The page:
Handbook of Culture Media for Food and Water Microbiology
Chapter 23: Culture Media for Detecting and Enumerating Yeasts and Moulds
Published:06 Dec 2011
Special Collection: 2011 ebook collection , 2011 ebook collection , 2011-2015 food science subject collection
Larry R. Beuchat, Tibor Deak, 2011. "Culture Media for Detecting and Enumerating Yeasts and Moulds", Handbook of Culture Media for Food and Water Microbiology, Janet E L Corry, Gordon D W Curtis, R M Baird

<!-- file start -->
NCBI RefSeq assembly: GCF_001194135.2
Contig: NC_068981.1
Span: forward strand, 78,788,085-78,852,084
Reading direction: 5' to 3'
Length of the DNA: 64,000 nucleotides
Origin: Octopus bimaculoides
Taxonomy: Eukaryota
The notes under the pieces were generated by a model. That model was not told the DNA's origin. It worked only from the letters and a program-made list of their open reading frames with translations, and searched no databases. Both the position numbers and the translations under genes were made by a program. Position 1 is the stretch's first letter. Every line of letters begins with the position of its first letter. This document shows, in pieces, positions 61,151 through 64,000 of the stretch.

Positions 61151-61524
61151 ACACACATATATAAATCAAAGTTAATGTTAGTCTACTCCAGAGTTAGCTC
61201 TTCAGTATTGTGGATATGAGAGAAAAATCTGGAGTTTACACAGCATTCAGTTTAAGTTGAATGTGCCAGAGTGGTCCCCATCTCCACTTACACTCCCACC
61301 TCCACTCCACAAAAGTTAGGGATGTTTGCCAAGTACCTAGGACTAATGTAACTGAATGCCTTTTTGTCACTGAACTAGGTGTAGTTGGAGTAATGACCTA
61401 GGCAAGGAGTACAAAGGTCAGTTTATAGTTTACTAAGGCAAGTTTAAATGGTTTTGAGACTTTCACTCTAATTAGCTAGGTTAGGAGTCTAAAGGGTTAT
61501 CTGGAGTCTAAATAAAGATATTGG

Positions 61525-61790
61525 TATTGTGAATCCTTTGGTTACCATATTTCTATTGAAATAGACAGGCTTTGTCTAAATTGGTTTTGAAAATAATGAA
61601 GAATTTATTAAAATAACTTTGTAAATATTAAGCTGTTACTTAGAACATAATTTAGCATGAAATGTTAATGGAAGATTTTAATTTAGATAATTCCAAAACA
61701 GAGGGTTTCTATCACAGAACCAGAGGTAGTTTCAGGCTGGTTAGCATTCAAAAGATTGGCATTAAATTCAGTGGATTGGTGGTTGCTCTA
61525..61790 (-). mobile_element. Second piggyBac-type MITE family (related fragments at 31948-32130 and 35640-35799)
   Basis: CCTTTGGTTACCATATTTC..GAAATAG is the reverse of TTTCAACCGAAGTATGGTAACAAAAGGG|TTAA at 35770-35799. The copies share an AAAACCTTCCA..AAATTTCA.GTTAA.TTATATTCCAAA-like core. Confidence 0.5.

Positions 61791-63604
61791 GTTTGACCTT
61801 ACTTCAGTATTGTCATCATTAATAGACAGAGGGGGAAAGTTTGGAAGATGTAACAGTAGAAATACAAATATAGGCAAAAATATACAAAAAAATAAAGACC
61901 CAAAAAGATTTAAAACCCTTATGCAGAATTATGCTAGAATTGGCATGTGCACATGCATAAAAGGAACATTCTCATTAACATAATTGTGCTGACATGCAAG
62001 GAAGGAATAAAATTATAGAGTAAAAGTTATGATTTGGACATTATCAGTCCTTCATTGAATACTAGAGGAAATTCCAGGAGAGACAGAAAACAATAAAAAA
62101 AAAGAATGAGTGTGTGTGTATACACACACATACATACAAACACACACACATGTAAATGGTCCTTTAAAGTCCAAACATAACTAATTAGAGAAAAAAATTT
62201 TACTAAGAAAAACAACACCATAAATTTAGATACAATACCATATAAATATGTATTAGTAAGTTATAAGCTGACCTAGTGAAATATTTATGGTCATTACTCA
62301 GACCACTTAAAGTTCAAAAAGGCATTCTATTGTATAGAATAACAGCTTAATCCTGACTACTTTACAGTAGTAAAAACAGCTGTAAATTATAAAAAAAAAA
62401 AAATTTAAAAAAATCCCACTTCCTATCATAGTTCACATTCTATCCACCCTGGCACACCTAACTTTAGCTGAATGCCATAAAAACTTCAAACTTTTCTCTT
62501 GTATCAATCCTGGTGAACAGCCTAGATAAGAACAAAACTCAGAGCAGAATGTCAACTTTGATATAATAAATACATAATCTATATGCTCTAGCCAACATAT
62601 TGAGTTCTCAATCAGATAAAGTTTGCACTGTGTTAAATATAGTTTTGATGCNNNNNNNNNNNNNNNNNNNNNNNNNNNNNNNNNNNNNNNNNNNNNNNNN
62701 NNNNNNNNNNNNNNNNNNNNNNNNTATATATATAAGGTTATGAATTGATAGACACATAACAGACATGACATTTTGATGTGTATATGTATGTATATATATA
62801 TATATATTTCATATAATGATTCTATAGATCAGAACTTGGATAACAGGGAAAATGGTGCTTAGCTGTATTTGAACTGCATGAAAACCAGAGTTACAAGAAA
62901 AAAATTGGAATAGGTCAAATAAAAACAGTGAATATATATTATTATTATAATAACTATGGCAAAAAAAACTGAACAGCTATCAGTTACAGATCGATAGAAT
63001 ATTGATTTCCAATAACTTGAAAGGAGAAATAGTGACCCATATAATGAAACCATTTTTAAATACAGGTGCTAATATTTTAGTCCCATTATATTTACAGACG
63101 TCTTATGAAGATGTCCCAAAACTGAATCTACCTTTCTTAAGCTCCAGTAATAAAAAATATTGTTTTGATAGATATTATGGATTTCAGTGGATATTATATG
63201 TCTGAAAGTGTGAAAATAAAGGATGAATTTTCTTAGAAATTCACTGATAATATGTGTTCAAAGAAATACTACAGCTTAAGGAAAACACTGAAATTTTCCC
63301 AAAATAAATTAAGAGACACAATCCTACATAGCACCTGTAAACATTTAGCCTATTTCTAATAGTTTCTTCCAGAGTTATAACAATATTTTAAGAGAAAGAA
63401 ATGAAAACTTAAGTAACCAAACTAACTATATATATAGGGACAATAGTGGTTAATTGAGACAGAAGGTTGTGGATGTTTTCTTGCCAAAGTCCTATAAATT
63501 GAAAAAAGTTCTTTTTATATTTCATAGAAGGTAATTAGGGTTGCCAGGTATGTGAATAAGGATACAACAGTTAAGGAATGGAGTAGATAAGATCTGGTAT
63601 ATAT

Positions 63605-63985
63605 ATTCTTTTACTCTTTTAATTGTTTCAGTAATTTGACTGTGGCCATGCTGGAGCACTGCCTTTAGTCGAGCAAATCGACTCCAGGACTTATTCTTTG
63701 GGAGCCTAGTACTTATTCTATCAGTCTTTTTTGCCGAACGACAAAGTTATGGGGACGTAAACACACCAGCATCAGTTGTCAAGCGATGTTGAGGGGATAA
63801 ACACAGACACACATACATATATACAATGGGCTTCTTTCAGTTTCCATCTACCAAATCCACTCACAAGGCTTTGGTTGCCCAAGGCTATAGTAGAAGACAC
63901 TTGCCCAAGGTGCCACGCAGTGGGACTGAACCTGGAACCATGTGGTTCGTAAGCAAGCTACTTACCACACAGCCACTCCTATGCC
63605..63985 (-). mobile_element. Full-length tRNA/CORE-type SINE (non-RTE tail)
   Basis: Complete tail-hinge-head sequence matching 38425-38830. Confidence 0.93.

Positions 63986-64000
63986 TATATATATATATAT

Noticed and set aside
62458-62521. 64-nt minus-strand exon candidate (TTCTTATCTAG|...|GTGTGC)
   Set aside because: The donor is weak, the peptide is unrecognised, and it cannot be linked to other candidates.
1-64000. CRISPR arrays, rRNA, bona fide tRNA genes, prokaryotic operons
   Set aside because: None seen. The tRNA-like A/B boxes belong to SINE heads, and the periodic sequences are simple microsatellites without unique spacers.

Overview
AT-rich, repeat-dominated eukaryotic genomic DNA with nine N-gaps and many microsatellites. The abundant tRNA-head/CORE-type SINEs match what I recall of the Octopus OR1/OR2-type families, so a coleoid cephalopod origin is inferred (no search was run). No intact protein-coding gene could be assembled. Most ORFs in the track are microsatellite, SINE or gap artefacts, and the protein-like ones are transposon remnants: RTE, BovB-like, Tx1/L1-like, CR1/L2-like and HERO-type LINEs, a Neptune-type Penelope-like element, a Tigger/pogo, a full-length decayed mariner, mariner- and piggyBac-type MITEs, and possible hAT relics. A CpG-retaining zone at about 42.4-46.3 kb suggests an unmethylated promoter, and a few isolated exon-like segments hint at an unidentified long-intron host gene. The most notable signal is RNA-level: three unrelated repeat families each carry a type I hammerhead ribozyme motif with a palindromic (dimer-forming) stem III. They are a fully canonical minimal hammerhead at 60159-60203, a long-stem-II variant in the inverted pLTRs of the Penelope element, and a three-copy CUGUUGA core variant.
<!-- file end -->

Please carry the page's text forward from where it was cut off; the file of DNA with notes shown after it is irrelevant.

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Yeasts and moulds are terms to denote groups of fungi that commonly occur in various foods and beverages. Both groups can cause spoilage of foods, but they are also used in the production of some of our staple foods. Neither group forms a specific taxonomic or phylogenetic rank among the many thousands of fungi. Moulds include various fungal species that form microscopic filaments, called hyphae, whereas yeasts are mostly unicellular microorganisms. Large numbers of unicellular propagules (spores and conidia) may be produced at the tips of hyphae and may involve extension of cells or the production of large numbers of unicellular propagules. In contrast, single cells of yeasts multiply by budding or less often by fission. The mode of propagation can have great impact on the rate of growth and the method selected for monitoring cell counts or cell mass. Moreover, there are substantial physiological differences between moulds and yeasts. Moulds are, with few exceptions, strictly aerobic organisms, whereas the majority of yeasts occurring in foods are fermentative. Notwithstanding, all yeast species grow well under aerobic conditions. Furthermore, several mould species but not yeasts can produce mycotoxins in foods. Figures 23.1–23.4 illustrate mould colonies on several different media.